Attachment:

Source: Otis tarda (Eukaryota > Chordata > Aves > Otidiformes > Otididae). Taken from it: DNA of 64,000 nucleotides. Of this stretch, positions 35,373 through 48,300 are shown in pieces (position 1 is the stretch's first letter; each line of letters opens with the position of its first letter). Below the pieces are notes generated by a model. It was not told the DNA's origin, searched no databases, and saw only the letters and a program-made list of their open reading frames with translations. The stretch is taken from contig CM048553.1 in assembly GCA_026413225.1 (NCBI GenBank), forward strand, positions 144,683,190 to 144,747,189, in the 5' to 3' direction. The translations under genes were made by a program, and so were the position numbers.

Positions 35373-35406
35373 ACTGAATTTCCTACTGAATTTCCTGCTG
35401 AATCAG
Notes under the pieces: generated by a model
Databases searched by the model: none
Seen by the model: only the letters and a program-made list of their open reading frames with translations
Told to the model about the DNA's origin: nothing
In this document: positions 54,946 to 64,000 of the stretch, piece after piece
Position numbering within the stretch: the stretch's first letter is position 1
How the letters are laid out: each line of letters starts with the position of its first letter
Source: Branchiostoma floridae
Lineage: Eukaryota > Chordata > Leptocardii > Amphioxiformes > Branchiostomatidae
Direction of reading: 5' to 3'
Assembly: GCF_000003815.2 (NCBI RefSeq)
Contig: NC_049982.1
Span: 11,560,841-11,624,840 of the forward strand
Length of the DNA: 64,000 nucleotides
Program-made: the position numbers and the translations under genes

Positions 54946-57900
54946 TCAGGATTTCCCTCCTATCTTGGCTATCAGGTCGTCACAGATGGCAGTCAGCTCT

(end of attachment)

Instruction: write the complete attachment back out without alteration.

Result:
Source: Otis tarda (Eukaryota > Chordata > Aves > Otidiformes > Otididae). Taken from it: DNA of 64,000 nucleotides. Of this stretch, positions 35,373 through 48,300 are shown in pieces (position 1 is the stretch's first letter; each line of letters opens with the position of its first letter). Below the pieces are notes generated by a model. It was not told the DNA's origin, searched no databases, and saw only the letters and a program-made list of their open reading frames with translations. The stretch is taken from contig CM048553.1 in assembly GCA_026413225.1 (NCBI GenBank), forward strand, positions 144,683,190 to 144,747,189, in the 5' to 3' direction. The translations under genes were made by a program, and so were the position numbers.

Positions 35373-35406
35373 ACTGAATTTCCTACTGAATTTCCTGCTG
35401 AATCAG
Notes under the pieces: generated by a model
Databases searched by the model: none
Seen by the model: only the letters and a program-made list of their open reading frames with translations
Told to the model about the DNA's origin: nothing
In this document: positions 54,946 to 64,000 of the stretch, piece after piece
Position numbering within the stretch: the stretch's first letter is position 1
How the letters are laid out: each line of letters starts with the position of its first letter
Source: Branchiostoma floridae
Lineage: Eukaryota > Chordata > Leptocardii > Amphioxiformes > Branchiostomatidae
Direction of reading: 5' to 3'
Assembly: GCF_000003815.2 (NCBI RefSeq)
Contig: NC_049982.1
Span: 11,560,841-11,624,840 of the forward strand
Length of the DNA: 64,000 nucleotides
Program-made: the position numbers and the translations under genes

Positions 54946-57900
54946 TCAGGATTTCCCTCCTATCTTGGCTATCAGGTCGTCACAGATGGCAGTCAGCTCT